Project items include:
  • Saved book/article
  • Highlights
  • Quotes/citations
  • Notes
  • Bookmarks
Notes
Cite this article

Cited article

Style
Citations are available only to our active members.
Sign up now to cite pages or passages in MLA, APA and Chicago citation styles.

(Einhorn, 1992, p. 25)

(Einhorn 25)

1

1. Lois J. Einhorn, Abraham Lincoln, the Orator: Penetrating the Lincoln Legend (Westport, CT: Greenwood Press, 1992), 25, http://www.questia.com/read/27419298.

Cited article

Saving an Alvar Aalto Treasure
Settings

Settings

Typeface
Text size Smaller Larger Reset View mode
Search within

Search within this article

Look up

Look up a word

  • Dictionary
  • Thesaurus
Please submit a word or phrase above.
Print this page

Print this page

Why can't I print more than one page at a time?

Full screen

matching results for page

Cited passage

Style
Citations are available only to our active members.
Sign up now to cite pages or passages in MLA, APA and Chicago citation styles.

"Portraying himself as an honest, ordinary person helped Lincoln identify with his audiences." (Einhorn, 1992, p. 25).

"Portraying himself as an honest, ordinary person helped Lincoln identify with his audiences." (Einhorn 25)

"Portraying himself as an honest, ordinary person helped Lincoln identify with his audiences."1

1. Lois J. Einhorn, Abraham Lincoln, the Orator: Penetrating the Lincoln Legend (Westport, CT: Greenwood Press, 1992), 25, http://www.questia.com/read/27419298.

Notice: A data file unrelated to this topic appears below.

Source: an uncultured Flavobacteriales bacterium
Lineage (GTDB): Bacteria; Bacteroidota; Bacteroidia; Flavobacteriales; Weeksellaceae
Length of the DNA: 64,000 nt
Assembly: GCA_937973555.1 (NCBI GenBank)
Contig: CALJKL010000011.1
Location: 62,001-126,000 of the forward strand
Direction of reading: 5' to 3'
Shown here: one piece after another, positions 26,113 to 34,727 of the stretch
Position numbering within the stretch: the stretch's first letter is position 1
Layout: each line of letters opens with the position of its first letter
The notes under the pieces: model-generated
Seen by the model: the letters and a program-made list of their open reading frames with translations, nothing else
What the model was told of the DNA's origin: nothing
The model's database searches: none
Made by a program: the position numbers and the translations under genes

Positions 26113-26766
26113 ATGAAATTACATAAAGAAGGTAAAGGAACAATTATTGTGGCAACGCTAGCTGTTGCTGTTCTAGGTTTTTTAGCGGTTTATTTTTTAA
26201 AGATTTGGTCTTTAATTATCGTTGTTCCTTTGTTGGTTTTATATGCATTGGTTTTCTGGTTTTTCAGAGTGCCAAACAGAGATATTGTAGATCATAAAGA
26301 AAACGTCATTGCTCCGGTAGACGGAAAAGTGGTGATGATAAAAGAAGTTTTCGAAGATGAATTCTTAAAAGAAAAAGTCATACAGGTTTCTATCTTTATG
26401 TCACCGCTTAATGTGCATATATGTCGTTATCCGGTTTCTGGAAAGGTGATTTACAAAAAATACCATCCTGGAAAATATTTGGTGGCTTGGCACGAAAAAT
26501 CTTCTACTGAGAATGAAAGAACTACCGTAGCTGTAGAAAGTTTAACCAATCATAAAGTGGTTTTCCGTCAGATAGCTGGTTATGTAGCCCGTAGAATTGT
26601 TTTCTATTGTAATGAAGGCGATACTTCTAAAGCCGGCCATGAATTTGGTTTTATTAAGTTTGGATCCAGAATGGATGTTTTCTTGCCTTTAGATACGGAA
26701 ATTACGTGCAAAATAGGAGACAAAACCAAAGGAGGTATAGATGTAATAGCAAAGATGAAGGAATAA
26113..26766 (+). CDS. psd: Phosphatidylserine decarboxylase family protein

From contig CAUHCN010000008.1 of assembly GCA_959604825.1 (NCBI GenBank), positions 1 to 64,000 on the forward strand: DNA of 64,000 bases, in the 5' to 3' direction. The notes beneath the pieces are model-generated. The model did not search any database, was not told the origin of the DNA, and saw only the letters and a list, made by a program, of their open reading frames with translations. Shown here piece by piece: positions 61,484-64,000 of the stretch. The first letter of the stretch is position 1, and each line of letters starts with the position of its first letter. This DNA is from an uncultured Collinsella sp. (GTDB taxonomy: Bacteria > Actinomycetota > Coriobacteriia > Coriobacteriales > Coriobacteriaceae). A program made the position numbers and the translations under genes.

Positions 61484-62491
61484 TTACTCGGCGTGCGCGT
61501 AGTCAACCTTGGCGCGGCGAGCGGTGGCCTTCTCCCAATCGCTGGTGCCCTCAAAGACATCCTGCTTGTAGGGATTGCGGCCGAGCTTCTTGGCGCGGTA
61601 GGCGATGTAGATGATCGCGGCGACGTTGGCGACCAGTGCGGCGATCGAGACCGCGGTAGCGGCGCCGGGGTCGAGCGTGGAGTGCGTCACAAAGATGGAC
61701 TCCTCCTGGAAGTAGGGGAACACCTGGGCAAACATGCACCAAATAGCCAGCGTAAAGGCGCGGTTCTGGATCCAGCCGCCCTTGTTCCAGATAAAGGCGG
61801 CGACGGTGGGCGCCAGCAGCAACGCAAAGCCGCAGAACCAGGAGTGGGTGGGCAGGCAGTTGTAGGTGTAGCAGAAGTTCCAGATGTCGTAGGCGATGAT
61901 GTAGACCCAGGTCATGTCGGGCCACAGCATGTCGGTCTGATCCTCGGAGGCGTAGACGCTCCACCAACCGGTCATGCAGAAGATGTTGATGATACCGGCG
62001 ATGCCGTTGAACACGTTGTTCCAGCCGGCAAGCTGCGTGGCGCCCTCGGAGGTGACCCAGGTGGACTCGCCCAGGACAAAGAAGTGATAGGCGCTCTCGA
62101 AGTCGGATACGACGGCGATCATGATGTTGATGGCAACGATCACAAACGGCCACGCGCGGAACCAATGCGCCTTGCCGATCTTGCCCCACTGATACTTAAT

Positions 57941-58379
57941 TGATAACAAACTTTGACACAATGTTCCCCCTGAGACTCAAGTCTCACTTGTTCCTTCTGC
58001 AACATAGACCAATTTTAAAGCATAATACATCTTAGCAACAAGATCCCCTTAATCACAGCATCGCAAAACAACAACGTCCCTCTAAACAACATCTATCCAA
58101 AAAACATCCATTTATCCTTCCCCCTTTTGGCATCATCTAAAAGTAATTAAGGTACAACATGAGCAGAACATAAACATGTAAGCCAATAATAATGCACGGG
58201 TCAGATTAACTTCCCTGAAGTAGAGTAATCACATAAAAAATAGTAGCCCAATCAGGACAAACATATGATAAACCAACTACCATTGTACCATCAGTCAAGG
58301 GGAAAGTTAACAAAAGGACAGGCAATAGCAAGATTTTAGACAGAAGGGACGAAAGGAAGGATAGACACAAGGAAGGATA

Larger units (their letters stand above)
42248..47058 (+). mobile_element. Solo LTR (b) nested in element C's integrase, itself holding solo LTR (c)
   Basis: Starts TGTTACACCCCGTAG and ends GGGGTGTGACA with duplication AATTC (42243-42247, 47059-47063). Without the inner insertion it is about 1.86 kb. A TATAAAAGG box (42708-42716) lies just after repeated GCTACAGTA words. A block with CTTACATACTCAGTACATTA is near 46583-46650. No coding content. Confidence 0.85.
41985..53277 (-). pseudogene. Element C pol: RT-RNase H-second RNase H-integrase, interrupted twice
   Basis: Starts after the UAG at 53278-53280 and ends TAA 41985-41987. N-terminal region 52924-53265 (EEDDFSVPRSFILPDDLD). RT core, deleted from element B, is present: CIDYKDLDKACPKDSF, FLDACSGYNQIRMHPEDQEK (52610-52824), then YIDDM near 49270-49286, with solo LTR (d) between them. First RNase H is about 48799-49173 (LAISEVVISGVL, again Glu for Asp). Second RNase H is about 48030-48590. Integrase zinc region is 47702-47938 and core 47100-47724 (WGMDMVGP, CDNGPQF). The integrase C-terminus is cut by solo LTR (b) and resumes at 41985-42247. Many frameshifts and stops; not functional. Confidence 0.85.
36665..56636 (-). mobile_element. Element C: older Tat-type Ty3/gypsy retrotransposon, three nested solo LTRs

Cited passage

Welcome to the new Questia Reader

The Questia Reader has been updated to provide you with an even better online reading experience.  It is now 100% Responsive, which means you can read our books and articles on any sized device you wish.  All of your favorite tools like notes, highlights, and citations are still here, but the way you select text has been updated to be easier to use, especially on touchscreen devices.  Here's how:

1. Click or tap the first word you want to select.
2. Click or tap the last word you want to select.

OK, got it!

Thanks for trying Questia!

Please continue trying out our research tools, but please note, full functionality is available only to our active members.

Your work will be lost once you leave this Web page.

For full access in an ad-free environment, sign up now for a FREE, 1-day trial.

Already a member? Log in now.